How the Light Gets In is a cautionary tale because it tells the story of two people who have lost sight of each other in the day-to-day demands of parenthood and obligation. I want readers to see how they might be falling into a similar pattern—for instance, reaching for their smart phones at the end of the day rather than reconnecting with their husband or wife—and inspire them to incorporate simple ways to reconnect hearts. This story is a redemptive one as well because Ruth and Chandler are given a second chance to love each other better. As long as we have breath, I believe we can learn to love each other better. This story challenged me even as I wrote it. At this point in the publishing process, How the Light Gets In challenges me still.
As an author, what did you particularly enjoy about writing this story?
I wrote How the Light Gets In during a particularly challenging season in our marriage—we had just moved home to Tennessee from Wisconsin, leaving our farm and my husband’s homesteading dreams—and the process of understanding Ruth’s and Chandler’s martial journey helped me have a deeper appreciation for ours. Life isn’t always as linear as we would like, and we have to learn to love each other in the midst of transition, extending grace and empathy when one partner might be feeling that transition at a deeper level, because our time will come, and we will want them to extend grace to us as well.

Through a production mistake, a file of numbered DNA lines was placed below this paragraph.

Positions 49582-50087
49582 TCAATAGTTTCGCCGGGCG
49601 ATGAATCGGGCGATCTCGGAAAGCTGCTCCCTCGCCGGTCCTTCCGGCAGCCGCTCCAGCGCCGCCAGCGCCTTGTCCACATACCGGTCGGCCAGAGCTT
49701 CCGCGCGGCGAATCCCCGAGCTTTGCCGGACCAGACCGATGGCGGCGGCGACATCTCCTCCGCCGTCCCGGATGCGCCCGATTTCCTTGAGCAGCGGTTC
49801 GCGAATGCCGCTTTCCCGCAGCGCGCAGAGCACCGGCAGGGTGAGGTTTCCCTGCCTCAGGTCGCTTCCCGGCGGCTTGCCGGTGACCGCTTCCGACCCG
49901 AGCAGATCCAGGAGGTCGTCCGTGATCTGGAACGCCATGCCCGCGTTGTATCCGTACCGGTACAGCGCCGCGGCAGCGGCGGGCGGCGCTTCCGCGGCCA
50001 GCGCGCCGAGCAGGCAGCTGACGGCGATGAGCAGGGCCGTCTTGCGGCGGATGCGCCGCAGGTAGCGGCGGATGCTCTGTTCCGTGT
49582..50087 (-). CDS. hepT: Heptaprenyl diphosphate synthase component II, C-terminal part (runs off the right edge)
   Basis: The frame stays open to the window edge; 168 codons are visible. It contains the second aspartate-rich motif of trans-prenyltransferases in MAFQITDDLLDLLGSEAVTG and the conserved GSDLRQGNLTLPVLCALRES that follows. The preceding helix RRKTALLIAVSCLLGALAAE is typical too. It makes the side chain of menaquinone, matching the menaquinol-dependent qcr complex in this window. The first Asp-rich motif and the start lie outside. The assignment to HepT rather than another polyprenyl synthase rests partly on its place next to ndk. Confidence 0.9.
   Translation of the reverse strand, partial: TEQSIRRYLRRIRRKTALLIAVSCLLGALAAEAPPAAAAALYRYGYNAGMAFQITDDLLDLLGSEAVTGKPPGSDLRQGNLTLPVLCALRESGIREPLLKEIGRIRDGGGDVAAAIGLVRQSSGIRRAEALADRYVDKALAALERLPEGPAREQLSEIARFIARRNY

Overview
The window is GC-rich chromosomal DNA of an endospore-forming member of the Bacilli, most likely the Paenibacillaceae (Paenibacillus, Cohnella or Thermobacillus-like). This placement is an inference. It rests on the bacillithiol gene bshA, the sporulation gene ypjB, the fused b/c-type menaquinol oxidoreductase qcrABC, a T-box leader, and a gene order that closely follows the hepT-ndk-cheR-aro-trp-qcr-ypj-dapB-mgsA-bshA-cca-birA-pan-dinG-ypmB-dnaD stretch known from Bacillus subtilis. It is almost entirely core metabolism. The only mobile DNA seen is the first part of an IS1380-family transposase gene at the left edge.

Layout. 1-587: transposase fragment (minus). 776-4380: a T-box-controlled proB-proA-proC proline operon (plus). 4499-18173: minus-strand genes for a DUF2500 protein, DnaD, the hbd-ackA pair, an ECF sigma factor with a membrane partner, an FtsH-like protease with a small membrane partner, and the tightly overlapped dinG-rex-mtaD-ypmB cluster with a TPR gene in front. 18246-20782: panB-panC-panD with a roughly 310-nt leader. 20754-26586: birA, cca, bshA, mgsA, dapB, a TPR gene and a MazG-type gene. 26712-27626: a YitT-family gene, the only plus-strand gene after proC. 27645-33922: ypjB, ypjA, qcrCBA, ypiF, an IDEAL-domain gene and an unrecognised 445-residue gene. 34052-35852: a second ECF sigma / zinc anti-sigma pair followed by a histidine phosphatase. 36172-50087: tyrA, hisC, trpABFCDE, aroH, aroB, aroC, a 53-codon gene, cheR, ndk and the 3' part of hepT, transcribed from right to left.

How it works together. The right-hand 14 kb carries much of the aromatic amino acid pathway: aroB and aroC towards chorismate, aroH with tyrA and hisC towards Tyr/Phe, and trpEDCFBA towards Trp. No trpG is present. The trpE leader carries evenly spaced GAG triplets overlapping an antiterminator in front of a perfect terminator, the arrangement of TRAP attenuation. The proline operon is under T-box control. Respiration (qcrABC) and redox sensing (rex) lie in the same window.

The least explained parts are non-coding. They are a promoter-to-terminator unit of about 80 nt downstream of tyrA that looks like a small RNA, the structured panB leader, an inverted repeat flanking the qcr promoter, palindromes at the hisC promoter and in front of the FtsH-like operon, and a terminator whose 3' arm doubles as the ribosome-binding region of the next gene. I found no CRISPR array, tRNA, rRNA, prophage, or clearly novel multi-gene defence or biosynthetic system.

How do you hope Ruth’s story will encourage readers?